Art on Display2020
How do we present art? And how do we look at it, as museum visitors? Most of us immediately focus our attention on the artwork itself, unaware that how we encounter it has been carefully staged by a designer. Art on Display 1949-69 focuses specifically on the manner of presentation. It reveals, through six iconic examples, how the display itself helps to create the experience. Six progressive, post-war exhibition designs by architects Carlo Scarpa, Franco Albini and Franca Helg, Lina Bo Bardi, Aldo van Eyck, and Alison and Peter Smithson illustrate how designers explicitly shape the relationship between artwork and viewer. These architectural approaches are reconstructed on a 1:1 scale, allowing visitors to experience them in three dimensions. Exhibition design by architect Jo Taillieu. Pictures taken during the building of the exhibition.
Multidisciplinary artist Rutger de Vries spray painted the restrooms in Het Nieuwe Instituut's foyer. He used the sprinkler system and the technique of process painting to give some extra colour to this usually unspectacular part of a public building.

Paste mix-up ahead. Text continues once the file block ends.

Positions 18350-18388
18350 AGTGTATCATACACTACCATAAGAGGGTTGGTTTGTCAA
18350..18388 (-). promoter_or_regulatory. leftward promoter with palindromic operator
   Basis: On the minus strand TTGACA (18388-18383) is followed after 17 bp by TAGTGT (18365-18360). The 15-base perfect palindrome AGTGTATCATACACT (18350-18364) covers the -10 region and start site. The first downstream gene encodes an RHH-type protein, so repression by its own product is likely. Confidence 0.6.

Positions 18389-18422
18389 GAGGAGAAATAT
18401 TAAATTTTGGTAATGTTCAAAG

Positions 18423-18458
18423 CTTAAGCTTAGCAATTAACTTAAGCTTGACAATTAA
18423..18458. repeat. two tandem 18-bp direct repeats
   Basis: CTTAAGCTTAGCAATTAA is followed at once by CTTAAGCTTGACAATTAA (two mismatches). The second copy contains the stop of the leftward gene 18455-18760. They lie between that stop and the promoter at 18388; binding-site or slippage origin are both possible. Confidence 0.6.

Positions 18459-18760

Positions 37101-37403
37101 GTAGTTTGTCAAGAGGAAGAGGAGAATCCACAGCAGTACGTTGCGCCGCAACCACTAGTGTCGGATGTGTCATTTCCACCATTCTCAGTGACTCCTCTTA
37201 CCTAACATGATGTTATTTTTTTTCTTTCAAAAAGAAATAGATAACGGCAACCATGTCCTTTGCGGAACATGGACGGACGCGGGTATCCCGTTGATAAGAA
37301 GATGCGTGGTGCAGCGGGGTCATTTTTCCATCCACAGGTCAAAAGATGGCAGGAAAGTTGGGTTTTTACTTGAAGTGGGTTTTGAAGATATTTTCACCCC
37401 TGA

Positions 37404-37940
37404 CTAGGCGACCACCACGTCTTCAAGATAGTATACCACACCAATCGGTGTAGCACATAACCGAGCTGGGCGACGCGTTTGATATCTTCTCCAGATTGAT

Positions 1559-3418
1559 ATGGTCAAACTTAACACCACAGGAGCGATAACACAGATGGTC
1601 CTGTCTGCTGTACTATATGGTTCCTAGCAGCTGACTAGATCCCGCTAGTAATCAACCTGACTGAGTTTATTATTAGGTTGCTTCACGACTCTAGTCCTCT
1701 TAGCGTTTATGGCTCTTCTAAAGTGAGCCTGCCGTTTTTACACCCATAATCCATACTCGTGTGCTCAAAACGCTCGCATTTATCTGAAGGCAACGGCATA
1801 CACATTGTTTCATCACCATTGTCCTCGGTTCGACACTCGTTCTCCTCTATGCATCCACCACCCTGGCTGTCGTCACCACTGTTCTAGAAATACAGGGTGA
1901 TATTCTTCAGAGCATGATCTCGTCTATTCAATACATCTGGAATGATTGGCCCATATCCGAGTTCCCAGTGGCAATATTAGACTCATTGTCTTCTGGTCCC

This exhibition considers the role of a fashion garment as a socio-political carrier. The hoodie is a staple of contemporary dress, hyped as a trend and a must-have item; but elsewhere it is also a topic of moral panic, banned by certain institutions and dissected by the media as an emblem of inequality, crime or deviancy.
The re-use of digital collections in museums and archives generates new narratives with potentially surprising and innovative forms. Het Nieuwe Instituut and the Netherlands Institute for Sound and Vision invited three makers to create new works based on their digital collections.